Wintry weather bedeviled Thanksgiving weekend travelers across the United States on Saturday as a powerful and dangerous storm moved eastward, dumping heavy snow from parts of California to the northern Midwest and inundating other areas with rain.
Authorities found the bodies of two young children, including a 5-year-old boy, and a third child was missing in central Arizona after a vehicle was swept away while attempting to cross a runoff-swollen creek. A storm-related death also was reported in South Dakota.
The National Weather Service said the storm was expected to drop 6 to 12 inches of snow from the northern Plains states into Minnesota, Wisconsin and Upper Michigan.
Blizzard conditions early Saturday buffeted the High Plains. The city of Duluth, Minn., issued a no-travel advisory beginning noon Saturday because of a major snowstorm it termed “historic.”
Duluth officials asked the public to be patient as plows clear roadways and recommended that drivers stay off the roads to prevent accidents and let officers respond more quickly to emergencies.
To the south, rain and thunderstorms were forecast along and ahead of the cold front, with heavy rainfall possible in parts of the Tennessee and Ohio valleys.
A new system was forecast to develop in the mid-Atlantic on Sunday, moving as a nor’easter into Monday. A new storm in California was also expected to bring rain, gusty winds and several feet of mountain snow during the weekend.
Airlines at O’Hare International and Midway International airports in Chicago reported average delays of 15 minutes as a winter storm headed toward the Midwest with heavy snow and ice and gusty winds.
The airlines said they had canceled 27 flights at O’Hare and two at Midway as people scrambled to get home on the year’s busiest travel weekend.
“Tomorrow the airlines anticipate to be the busiest travel day of the Thanksgiving period at both O’Hare and Midway,” Karen Pride, a spokeswoman for the Chicago Department of Aviation, said Saturday. “Everybody thinks the day before Thanksgiving is the busiest; it is not.”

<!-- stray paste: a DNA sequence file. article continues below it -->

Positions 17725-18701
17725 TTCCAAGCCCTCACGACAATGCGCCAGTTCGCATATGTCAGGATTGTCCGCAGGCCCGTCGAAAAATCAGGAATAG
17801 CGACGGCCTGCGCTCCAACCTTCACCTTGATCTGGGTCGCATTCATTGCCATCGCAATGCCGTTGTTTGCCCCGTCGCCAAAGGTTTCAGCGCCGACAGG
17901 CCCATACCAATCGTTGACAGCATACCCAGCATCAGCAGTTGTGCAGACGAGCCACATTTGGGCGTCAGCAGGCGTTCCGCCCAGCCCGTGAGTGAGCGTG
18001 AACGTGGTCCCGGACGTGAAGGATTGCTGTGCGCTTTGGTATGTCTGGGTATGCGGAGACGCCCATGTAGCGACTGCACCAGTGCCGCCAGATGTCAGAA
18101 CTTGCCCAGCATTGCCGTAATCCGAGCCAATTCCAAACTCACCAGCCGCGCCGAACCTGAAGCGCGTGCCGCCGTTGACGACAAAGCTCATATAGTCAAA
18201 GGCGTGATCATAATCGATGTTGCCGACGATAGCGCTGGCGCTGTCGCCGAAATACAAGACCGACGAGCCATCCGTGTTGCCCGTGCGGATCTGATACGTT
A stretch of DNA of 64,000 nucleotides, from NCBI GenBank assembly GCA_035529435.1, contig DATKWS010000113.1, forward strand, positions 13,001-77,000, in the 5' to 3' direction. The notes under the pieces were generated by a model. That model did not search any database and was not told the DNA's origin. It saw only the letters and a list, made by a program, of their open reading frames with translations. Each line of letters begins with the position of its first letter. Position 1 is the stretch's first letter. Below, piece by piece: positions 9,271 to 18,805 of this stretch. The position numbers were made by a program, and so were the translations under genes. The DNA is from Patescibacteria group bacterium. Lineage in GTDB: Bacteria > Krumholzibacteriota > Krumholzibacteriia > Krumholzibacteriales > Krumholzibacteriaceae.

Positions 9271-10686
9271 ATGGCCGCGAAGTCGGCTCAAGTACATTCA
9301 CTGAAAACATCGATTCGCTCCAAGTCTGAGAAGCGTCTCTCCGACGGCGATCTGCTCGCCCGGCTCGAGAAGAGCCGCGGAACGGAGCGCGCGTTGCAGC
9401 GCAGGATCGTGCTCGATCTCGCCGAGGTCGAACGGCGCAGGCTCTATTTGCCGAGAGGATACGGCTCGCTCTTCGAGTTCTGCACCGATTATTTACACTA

At Denver International Airport, there were 100 flights canceled Saturday because of high winds.
Authorities in Western states were still grappling Saturday with the aftermath of heavy rains and snow over the busy travel weekend.
In Arizona, officials initially found the body of the 5-year-old about 3 miles downstream from where a vehicle was swept away Friday, said Gila County Sheriff’s Lt. Virgil Dodd. The second of the three children turned up later Saturday. The sheriff’s office didn’t provide the second child’s age and gender.
The agency said Saturday two other children and two adults who were in the vehicle were rescued from a small island and the bank of a creek in Tonto National Forest northeast of Phoenix. Sheriff’s officials initially had said six people, including four children, were rescued Friday at locations along the creek.
A 100-mile section of Interstate 80 in Nebraska and Wyoming closed Saturday morning because of high winds and blowing snow.
The Nebraska Department of Transportation said I-80 was closed in both directions and advised against travel in the state’s Panhandle region. Several other roads and highways also were closed.
Back-to-back snowstorms and strong winds combined to seriously complicate travel by land across much of the rest of Wyoming, where roads were closed in the eastern and southern parts of the state because of whiteout conditions.
The National Weather Service in Wyoming reported 4 inches of snow fell in Cheyenne from 7 p.m. Friday through 10 a.m. Saturday “that has been blown all over kingdom come by our winds,” said meteorologist Andrew Lyons.
That was added to a foot of snow that fell before Thanksgiving.
Wind gusts up to 50 mph created ground blizzards and below-zero wind chill temperatures in some areas. A wind gust of 77 mph was reported in the mountains between Cheyenne and Laramie, Lyons said.
All roads in and out of Casper were closed Saturday morning, including the entire 300-mile stretch of Interstate 25 in Wyoming.
Travel was also difficult in Colorado on Saturday as winds blew around snow that had fallen in previous days.
Northeastern Colorado roads were closed because of strong winds, blowing and drifting snow and poor visibility.
Interstate 25, U.S. Highway 85 and U.S. Highway 287 were closed north of Fort Collins, Colo., because of the poor conditions in Wyoming.